A plan to stop the rise in stolen cell phones

Mitchell Hartman Apr 10, 2012

Kai Ryssdal: This has happened to you, right? You can’t find your cell phone, you look everywhere and then you get lucky. It rings from under a pile of laundry or inside the refrigerator or wherever.

Sometimes, though — and increasingly this is what happens — it doesn’t ring. ‘Cause it’s gone. Stolen.

Marketplace’s Mitchell Hartman reports help may be on the way.


Mitchell Hartman: In Washington today, wireless carriers, big-city police chiefs and the FCC announced a new national database for stolen cell phones. In essence: a list of the serial numbers of every phone reported ‘missing-and-presumed-pilfered.’

The phone companies will use the list to block a thief, or anyone they sell your stolen phone to, from reactivating it. Chris Guttman-McCabe of the Wireless Trade Association.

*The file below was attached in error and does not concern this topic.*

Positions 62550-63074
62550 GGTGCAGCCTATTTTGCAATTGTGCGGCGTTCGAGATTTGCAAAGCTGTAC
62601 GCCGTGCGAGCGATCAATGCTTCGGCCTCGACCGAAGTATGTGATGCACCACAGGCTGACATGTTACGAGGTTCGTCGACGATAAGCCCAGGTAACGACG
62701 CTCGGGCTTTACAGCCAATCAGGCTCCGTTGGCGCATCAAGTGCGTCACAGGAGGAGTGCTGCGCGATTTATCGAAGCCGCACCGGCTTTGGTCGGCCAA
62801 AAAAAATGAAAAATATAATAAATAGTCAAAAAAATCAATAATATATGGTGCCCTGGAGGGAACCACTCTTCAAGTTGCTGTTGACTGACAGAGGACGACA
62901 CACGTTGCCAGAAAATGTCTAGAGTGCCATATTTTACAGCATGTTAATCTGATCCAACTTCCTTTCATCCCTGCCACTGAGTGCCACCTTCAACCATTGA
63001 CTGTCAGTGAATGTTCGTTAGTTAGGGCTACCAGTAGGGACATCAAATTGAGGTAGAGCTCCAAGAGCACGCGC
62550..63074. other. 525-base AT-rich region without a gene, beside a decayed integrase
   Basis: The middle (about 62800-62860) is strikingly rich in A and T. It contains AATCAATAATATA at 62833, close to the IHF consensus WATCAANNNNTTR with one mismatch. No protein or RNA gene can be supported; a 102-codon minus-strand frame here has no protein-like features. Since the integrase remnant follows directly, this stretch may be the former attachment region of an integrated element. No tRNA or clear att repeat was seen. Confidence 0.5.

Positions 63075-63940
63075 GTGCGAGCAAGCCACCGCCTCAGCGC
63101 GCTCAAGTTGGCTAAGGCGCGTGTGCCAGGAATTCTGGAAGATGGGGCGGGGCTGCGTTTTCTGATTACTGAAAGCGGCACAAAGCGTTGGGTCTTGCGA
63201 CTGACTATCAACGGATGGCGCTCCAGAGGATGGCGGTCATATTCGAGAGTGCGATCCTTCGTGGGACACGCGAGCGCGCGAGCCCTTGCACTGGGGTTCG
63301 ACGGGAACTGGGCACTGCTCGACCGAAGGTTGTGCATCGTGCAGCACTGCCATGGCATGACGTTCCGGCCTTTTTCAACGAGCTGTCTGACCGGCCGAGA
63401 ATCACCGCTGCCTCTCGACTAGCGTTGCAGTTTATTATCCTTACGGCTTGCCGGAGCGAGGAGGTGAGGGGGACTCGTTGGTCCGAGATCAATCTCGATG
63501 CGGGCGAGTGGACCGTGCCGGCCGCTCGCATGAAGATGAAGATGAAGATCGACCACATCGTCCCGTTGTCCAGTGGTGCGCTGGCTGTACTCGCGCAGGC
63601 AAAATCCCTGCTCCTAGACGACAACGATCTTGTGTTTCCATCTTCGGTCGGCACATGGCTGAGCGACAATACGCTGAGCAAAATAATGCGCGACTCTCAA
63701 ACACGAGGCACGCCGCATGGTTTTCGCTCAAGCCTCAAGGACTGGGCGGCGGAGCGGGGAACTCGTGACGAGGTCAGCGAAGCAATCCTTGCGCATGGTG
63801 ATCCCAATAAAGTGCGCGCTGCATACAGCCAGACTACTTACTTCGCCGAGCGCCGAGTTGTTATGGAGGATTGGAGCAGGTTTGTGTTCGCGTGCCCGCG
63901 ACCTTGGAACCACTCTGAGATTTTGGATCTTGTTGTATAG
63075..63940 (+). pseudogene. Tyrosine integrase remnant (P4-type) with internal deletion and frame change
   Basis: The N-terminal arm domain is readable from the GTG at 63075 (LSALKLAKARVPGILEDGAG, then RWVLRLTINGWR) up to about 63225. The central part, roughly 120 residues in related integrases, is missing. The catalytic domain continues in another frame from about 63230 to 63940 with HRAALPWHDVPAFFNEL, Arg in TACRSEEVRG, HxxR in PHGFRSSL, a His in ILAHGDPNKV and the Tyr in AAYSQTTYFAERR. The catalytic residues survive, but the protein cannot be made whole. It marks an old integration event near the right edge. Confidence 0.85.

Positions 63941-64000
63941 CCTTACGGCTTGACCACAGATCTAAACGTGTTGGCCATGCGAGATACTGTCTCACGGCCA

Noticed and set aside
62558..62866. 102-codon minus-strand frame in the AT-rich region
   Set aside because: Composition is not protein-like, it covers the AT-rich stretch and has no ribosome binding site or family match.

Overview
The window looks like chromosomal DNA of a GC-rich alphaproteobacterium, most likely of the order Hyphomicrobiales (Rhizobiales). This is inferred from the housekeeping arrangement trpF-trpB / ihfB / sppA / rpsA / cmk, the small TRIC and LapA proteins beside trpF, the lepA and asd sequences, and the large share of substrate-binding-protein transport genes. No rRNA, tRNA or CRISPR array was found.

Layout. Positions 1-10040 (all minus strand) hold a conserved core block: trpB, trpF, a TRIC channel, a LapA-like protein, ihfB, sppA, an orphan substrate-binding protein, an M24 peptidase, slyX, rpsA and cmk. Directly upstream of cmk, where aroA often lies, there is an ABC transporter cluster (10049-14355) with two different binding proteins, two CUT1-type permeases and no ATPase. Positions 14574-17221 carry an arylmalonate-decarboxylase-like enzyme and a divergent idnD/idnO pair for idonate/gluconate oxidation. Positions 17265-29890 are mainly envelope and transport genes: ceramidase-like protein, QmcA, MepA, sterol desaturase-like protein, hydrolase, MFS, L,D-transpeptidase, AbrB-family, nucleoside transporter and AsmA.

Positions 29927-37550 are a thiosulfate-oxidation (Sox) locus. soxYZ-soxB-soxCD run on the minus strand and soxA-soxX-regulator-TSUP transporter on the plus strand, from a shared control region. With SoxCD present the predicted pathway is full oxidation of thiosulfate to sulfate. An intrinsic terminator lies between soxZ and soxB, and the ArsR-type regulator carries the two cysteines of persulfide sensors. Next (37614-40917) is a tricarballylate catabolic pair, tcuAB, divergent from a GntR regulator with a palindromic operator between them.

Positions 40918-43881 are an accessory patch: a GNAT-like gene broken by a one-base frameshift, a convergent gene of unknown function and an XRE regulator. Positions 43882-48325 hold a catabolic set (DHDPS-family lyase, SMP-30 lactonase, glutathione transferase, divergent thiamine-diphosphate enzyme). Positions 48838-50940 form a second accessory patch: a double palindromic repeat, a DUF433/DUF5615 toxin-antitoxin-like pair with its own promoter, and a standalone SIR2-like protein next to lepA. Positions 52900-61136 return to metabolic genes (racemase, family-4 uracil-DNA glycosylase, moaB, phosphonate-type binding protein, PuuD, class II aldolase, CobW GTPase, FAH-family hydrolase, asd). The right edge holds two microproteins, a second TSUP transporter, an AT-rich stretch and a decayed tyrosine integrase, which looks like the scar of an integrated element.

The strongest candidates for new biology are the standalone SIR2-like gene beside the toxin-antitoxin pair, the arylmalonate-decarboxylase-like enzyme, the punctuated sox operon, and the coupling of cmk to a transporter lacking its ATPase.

Chris Guttman-McCabe: What this effort will do is dry up the value of those phones, and really dry up the aftermarket, because you’re taking away the profit motive from the criminals if they can’t reactivate them.

And hitting the criminals’ bottom line is crucial. Used iPhones can sell for hundreds of dollars on eBay or Craigslist. Cell phone thefts are way up across the country.

Chester Wisniewski of computer security firm Sophos says the new anti-theft policies could encourage thieves to go after the data on your mobile phone instead.

Chester Wisniewski: If we take the dollar value away from stealing the phone and being able to sell it, you know, will that then shift to ‘how valuable is your Facebook identity, how valuable is your Bank of America app that automatically logs in from your phone?’ We’re not really seeing a market in that today, but that might change.

Wisniewski says you can make it harder for crooks to get that data by password-protecting your mobile devices. Also, installing apps that let you lock, locate, and wipe your phone clean of data — after it goes missing.

I’m Mitchell Hartman for Marketplace.

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